I don’t have memories of eating candy as a child but I do remember the allure of the Cracker Jack’s box. The cute cartoon sailor boy on the front. The neatly wrapped box holding the sweet, crunchy caramel popcorn and peanut mix AND the coveted prize inside. Early on, before my time, prizes included decoder rings and other captivating trinkets making it a most popular treat.
The Cracker Jack’s history is a success story detailing the promise of the American dream held in the late 1800’s. German immigrant Frederick William Rueckheim originated the recipe in 1872, developing the formula for Cracker Jack with his brother which he sold from a popcorn street cart. Rueckheim mass produced the blend for the 1893 Chicago World’s Fair which proved to be a launching point for the snack’s future.
The facts about the name’s origin are foggy however one account suggests a pleased customer uttered the product to be ‘Cracker jack!’, an exuberant slang of the time for all things most excellent. The popular song ‘Take Me Out to the Ball Game’, with the signature lyric ‘buy me some peanuts and Cracker Jack’ in 1908, cemented the product’s role in American food history.
We’ve seen the product evolve through logos, flavors, and company ownership changes (all depicted in an infographic by Frito Lay, the current owner, below), marching arm and arm through 120 years of American history. Over time the ratio of peanuts seems to have decreased, a controversial topic addressed in the press by rabid fans, some of whom have taken to actually counting the peanuts to prove their point. Regardless of the changes the product is an undisputed success story in Americana food.
I have developed my own spin on Cracker Jack for the home cook. Unlike some of the other Americana foods I’ve featured in the past week I held true to my childhood memory of this product, albeit allowing an option for lighter coating if desired recognizing it IS bathing suit season. The original product included molasses which I’ve mimicked through the use of dark corn syrup garnering the thumbs up from my taste testers as being incredibly close the original version, as well as a worthy celebration for the true American snack.
The Best Homemade Cracker Jack
- 10-12 cups of popped Popcorn (about ¾ cups unpopped when using a stove top popper)*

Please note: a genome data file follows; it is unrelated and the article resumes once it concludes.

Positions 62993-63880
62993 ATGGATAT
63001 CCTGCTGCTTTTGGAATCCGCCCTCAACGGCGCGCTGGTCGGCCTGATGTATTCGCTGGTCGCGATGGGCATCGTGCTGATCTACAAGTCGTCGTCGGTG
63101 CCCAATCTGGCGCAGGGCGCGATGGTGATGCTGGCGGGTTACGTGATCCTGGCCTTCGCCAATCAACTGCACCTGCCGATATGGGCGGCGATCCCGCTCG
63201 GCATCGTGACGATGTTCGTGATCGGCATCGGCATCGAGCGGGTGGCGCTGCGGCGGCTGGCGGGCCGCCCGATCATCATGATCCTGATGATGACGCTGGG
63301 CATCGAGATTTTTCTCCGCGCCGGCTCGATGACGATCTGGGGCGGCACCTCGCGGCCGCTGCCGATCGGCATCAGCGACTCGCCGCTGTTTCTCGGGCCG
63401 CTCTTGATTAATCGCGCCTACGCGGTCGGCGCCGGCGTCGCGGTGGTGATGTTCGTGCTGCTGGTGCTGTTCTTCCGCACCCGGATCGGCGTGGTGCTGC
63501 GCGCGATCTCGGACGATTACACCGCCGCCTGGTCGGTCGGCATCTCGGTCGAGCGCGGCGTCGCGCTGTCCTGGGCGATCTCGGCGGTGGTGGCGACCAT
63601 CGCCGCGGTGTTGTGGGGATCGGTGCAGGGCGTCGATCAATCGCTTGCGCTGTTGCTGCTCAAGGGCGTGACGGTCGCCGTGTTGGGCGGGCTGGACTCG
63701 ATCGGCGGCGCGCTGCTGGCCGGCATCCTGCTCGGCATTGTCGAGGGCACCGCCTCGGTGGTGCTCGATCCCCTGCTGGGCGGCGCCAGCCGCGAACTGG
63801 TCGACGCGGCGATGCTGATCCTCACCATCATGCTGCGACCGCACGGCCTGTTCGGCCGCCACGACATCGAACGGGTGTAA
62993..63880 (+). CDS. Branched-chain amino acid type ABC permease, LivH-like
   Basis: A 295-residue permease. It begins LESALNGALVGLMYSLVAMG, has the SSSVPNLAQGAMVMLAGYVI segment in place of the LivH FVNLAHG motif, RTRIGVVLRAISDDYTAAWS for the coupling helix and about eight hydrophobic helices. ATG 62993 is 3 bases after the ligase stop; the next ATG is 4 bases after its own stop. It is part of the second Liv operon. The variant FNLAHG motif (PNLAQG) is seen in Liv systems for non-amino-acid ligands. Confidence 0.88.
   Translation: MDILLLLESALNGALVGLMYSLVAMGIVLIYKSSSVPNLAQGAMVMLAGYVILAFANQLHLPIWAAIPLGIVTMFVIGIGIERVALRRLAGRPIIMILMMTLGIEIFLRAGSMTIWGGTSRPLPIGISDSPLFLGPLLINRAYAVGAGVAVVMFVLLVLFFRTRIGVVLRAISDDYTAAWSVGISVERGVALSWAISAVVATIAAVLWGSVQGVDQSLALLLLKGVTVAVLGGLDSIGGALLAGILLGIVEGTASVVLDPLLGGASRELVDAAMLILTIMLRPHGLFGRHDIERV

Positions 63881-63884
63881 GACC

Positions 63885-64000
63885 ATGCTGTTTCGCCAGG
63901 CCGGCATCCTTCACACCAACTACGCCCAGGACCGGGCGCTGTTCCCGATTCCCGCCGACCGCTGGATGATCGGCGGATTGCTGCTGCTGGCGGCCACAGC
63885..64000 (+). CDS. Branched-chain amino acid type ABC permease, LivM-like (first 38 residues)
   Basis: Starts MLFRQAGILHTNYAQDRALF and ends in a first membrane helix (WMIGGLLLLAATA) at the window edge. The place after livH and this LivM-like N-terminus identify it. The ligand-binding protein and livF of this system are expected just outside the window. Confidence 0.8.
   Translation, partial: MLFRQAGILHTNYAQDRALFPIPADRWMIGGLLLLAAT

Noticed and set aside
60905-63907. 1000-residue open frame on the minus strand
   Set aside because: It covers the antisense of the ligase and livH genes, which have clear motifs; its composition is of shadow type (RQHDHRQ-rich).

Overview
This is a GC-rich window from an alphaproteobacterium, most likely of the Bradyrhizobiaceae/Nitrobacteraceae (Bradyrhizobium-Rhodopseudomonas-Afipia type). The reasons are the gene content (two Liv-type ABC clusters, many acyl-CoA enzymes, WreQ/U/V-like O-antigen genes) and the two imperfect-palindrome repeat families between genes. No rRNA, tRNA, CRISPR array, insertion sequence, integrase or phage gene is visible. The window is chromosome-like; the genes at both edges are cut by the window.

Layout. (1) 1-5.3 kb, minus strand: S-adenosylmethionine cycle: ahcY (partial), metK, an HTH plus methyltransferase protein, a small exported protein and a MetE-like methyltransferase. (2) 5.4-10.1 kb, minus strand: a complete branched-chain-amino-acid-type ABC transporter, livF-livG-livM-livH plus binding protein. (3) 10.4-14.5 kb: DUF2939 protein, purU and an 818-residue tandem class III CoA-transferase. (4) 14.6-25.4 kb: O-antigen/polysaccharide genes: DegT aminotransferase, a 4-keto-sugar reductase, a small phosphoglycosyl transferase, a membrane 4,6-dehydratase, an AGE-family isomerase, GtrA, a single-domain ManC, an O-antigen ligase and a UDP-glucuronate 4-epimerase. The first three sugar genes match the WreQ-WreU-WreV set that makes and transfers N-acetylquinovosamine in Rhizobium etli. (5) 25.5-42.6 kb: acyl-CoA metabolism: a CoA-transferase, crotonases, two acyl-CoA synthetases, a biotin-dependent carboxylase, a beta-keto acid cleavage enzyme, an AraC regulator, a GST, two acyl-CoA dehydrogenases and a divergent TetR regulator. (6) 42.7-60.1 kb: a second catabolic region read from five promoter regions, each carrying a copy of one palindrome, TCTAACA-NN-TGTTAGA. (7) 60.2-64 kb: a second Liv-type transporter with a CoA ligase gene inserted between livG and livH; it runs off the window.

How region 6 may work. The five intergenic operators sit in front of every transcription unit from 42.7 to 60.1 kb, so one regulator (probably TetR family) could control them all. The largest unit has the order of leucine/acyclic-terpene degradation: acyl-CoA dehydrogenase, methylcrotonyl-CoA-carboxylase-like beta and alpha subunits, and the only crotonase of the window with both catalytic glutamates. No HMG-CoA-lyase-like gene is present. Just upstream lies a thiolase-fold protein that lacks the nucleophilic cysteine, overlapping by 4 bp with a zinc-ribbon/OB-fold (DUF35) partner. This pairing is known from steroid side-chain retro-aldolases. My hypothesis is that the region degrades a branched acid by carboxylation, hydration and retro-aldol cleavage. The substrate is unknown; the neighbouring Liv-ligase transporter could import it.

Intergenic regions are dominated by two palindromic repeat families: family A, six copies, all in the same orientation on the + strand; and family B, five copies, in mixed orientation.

- 1 ¼ cups Dark Brown Sugar
- ¼ cup Dark Corn Syrup
- 10 tablespoons unsalted Butter , cut into pieces about 1 tablespoon each
- 1 teaspoon Kosher Salt
- 1 cup Spanish Peanuts
- Preheat oven to 250 degrees. Place popcorn in a large, deep baking or roasting pan; selecting a size which will allow easy coating of the popcorn and turning it during baking without it spilling out of the pan.
- In a medium-large sauce pan, combine the brown sugar, corn syrup, butter and salt. Bring the mixture to a low boil, stirring constantly with a whisk to melt sugar and fully combine all ingredients. Continue to whisk mixture for 1-2 minutes following the sugar melting.
- Sprinkle the peanuts on the popcorn. Pour the caramel mixture over the popcorn and peanuts and turn the popcorn over in the caramel sauce to fully coat, scooping any up from the bottom of the pan onto the popcorn.
- Place in the preheated oven. Every 10-15 minutes, remove the pan and scoop any caramel from the bottom of the pan back into the popcorn to coat the popcorn thoroughly. Return to the oven. Continue this process 3-4 times until the popcorn has cooked for about 45 minutes.
- Turn popcorn out in a single layer onto parchment or wax paper and allow to cool fully.**
*for lighter coating use 12 cups popcorn; for a heavy coating use 10 cups popcorn.
**In my research I discovered mention of difficulties when making similar caramel corn in highly humid conditions. Based on this I'd suggest making this Cracker Jack on low humidity days.
To culminate the past week of American food exploration I am holding a giveaway of two of my favorite things. My own life evolution can be marked by popcorn makers going from Jiffy Pop and a pot on the stovetop as a child, through hot air poppers, microwave popcorn as an adult back to the best popcorn popper ever, The Whirly-Pop, manufactured in the U.S. and producing the most lofty popcorn without burning on the stovetop. Winner may select classic silver or new addition red!
I’ve also learned that popcorn does taste differently if buying a quality brand. My favorite is a local Farmer’s Market discovery in Boulder from Boulder Popcorn. I made my Cracker Jack using three varieties they sell which ironically are close to red, white and blue in color. I’m including a bag of Boulder Popcorn’s ‘Mayor’s Blend’ which uses the three varieties I did in this recipe.